But in the hands of Christopher Bannow, Jud is something very different. Soft-spoken, intense, almost shy but with a menace behind him, this Jud is not a sexy bad boy from the romance novel, the kind of Twilight movie you normally see. This Jud … I’m just going to say it … this Jud is an incel. While most productions play his shed stash, full of pornography, like a sensitive loner who isn’t as denial of his sexual needs as the button-up townspeople, here he isn’t played like testosterone. and machismo and more like thousands of young men locked in their bedrooms with an endless chain of Pornhub clips and violent fantasies slowly curdling them. It works more than it doesn’t; Bannow’s performance is nuanced, frightening and real. Problem is, it sometimes clashes with the way other characters talk about Jud: Laurey’s monologue about how she fears Jud because he makes her feel physical cravings, when given the delivery. of Hutchings and Bannow’s performance, can only be interpreted as Laurey having an unapologetic rape fantasy about assaulting Jud.
Outside of the main trio, the characters are for the most part larger and more comedic, although the performances here are still not what you would expect. Actress and activist Sis tears up Ado Annie’s songs and comedic scenes with righteous fury, almost knocking down the balcony with her huge voice and presence on “I Cain’t Say No”. Hennessy Winkler’s most conventional book, traditionally Oklahoma! performance in the lot, although in his skimpy outfits, all tattoos all the time, he looks more like a parody of a hipster than a rootin-tootin bronco-buster.
Now here’s the kicker: have you ever seen a Oklahoma! where Ali Hakim was perhaps the best part? Benj Mirman sometimes feels like he’s in a different room from others. And he should; he plays the outsider. But Ali Hakim has never been seamlessly integrated into most of the show’s productions, likely because the joke is either on him or on the rest of the city. Most interpretations of Ali are based on the fact that he is an extremely borscht-belt Jew, and since a Jew would probably be less than welcome in the days of the tightly knit rural territories, he presents himself as a Persian ” exotic â, but conducts its dialogue and business with a heavy dose of New York Yiddish seasoning. It was probably funny, and not in the worst of tastes, in the 1940s. But he doesn’t really play today without being either overused ethnic humor or just plain racist. Instead, Mirman and Fish rearranged the role to keep the same ânot quite what they’re supposed to beâ type of character without the Catskills baggage. Instead of a Jew barely closed off in the Wild West, Mirman plays Ali Hakim as an implicitly queer city dweller at odds with the alternate world around him. It’s a bit fairy-like, a bit chic, but it’s not a caricature. His seductive Ado Annie is played out as a man who loves to flirt and is terrified when taken seriously. The throwaway joke at the end of the show, “Do you want to marry Will too?” more like good-humored teasing and less like the thick-headed highlander humor it is often used for. The new interpretation (like Jud also) doesn’t always work, but it works more often than it does and is the closest I’ve ever seen to seeing an Ali Hakim working implicitly.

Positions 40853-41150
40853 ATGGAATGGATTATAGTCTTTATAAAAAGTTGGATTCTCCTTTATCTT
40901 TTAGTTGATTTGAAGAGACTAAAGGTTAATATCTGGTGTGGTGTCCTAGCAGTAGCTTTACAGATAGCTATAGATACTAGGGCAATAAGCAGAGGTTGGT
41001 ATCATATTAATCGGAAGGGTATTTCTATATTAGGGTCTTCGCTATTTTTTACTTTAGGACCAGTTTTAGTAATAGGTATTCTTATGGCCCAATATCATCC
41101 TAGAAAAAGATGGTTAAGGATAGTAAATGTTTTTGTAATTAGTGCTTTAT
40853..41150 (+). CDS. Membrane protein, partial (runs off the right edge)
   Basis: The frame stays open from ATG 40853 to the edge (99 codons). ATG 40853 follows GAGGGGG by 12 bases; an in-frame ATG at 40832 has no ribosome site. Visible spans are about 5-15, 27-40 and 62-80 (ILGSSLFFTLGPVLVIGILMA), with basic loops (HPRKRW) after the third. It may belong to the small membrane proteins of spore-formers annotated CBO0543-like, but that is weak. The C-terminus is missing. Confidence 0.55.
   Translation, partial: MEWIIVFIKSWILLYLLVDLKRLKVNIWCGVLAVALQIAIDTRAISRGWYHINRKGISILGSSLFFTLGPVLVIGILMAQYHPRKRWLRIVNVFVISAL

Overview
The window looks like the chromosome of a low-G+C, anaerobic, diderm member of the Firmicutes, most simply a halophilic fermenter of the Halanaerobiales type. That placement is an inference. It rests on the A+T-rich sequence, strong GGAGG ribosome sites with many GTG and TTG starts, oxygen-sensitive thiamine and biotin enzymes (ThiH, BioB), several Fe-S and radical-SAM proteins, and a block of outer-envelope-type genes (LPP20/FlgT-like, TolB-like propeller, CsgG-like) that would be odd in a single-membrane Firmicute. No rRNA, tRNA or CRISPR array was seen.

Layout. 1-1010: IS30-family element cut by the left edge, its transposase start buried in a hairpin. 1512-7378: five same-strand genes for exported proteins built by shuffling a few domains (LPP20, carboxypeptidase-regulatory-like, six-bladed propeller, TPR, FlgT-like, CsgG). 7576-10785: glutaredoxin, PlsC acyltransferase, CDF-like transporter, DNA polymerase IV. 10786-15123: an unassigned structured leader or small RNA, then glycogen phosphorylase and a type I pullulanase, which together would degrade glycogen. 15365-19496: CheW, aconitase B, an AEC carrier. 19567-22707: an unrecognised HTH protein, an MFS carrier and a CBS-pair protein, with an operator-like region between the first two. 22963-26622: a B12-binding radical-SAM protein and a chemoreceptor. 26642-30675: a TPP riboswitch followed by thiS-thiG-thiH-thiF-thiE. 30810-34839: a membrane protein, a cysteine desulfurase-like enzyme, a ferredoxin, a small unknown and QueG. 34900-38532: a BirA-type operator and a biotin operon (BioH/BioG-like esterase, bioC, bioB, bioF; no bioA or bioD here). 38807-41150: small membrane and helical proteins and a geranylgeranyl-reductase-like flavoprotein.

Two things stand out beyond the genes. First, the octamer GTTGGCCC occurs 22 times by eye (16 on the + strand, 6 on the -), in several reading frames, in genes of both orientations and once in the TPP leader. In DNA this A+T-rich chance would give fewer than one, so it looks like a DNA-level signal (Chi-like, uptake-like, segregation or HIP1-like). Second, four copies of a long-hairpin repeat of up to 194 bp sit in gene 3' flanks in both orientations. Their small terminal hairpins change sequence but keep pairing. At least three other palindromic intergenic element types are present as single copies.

There is a lot to be said about how this show or production represents rural culture as violent, conservative, islander, fanatic or even fascist. And that is certainly implied: but there is an ambiguity, as there will always be when a new interpretation is readapted on old material. Is Jud the monster that he is (and this production makes it clear that he is) on his own, or because of macho men like Curly who intimidate the sweetest, sweetest specimens? What happens when we take charge of the law … or when the law allows us to take our own righteousness? This is all really, terribly topical, but I’m not going to pontificate on it. See the show. Sit through both acts even if your purist heart rebels against it. And THEN love it, or complain about it. But it will be the one you will brag about seeing for years to come.